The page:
There was something really fitting about the venue Christopher Raeburn found for his first London Fashion Week show. Raeburn's modus operandi is to source vintage and deadstock fabrics and garments, mainly military, and turn them into sharp parkas, anoraks, and coats; last night, the disused Aldwych tube station became yet another forgotten resource given new purpose by Raeburn. It's nice when a collection and the location where it's presented rhyme like that.

Let's start by stipulating that the look of Raeburn's outerwear is hardly revolutionary. He broke new ground for himself this season, expanding beyond his graphic parachute silk anoraks and patchwork parkas, and introducing a range of tailored pieces for men and women made from deadstock melton wool. But as good as those looks were—and they were really, really good—they don't exactly redefine the look of the now. With that said, however, it's not unreasonable to assert that Christopher Raeburn is the single most radical designer working today. In coming years, it's likely that innovation in fashion is going to revolve less around aesthetics and more around the way things are made—where materials come from and how efficiently garments are produced—and looked at in that light, Raeburn is a visionary. A detail-driven designer, he finds ways to shape the look of his clothes around what he can source, as in his toggle coats, with their leather patches (from old German military smocks) and vintage horn buttons, or his orange wool melton jackets, the fabric left over from beefeater uniforms, or his tweedy baseball jackets, made from military transit blankets that were themselves produced from detritus.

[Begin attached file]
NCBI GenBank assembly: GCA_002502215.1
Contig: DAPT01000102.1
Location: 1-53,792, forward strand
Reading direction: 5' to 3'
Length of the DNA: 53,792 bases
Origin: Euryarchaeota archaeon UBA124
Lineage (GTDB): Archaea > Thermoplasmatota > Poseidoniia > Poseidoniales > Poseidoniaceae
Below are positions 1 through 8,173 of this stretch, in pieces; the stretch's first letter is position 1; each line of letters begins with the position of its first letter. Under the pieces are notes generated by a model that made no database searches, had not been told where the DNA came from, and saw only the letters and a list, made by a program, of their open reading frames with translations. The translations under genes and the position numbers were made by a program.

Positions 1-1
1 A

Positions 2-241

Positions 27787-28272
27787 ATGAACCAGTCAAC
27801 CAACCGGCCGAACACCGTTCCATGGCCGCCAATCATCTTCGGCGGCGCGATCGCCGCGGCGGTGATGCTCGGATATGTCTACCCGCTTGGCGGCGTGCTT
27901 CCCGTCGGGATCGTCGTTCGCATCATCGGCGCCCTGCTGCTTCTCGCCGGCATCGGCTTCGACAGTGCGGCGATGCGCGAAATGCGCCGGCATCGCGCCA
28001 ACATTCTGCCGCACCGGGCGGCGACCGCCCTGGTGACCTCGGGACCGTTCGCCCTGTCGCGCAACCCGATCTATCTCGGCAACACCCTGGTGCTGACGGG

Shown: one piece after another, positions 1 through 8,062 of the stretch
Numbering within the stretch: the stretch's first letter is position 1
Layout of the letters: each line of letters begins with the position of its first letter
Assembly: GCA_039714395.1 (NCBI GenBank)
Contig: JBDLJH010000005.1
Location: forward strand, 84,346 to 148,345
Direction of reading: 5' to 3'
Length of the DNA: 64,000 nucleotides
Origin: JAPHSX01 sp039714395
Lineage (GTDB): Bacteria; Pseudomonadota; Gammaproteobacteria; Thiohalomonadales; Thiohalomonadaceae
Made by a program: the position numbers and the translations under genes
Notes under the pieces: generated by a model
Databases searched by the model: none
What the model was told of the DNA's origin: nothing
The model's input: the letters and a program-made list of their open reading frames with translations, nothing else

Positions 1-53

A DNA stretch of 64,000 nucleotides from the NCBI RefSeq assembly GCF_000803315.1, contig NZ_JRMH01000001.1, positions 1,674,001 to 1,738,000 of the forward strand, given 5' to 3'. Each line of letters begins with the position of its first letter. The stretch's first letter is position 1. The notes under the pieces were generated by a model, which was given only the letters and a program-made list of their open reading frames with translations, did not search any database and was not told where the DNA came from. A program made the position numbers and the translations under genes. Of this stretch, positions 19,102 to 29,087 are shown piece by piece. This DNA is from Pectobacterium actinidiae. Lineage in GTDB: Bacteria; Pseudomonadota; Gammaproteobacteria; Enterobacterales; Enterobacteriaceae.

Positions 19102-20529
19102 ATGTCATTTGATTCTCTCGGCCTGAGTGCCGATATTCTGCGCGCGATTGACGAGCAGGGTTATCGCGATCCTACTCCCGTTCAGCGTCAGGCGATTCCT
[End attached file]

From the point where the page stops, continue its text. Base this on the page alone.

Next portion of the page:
Of course, no one would bother about Raeburn's radical project if he weren't producing great-looking clothes. As the wool melton pieces prove, he's an excellent tailor, cutting a woman's coat close to the body, for instance, and giving its skirt a just-so flare. He has a fine sense of the graphic, using his trademark grosgrain ribbon both to help shape garments and as a high-contrast accent. And for all the utilitarian mien of Raeburn's patchwork parkas, you just have to spy the angled set of their pockets to understand that they were made for people who are incredibly fussy about the look of their clothes. It's hard to fathom how Raeburn will continue to expand the borders of his label—if he'll be able to find ways to do things other than outerwear—but perhaps the best compliment you can pay him is to say that you hope he does.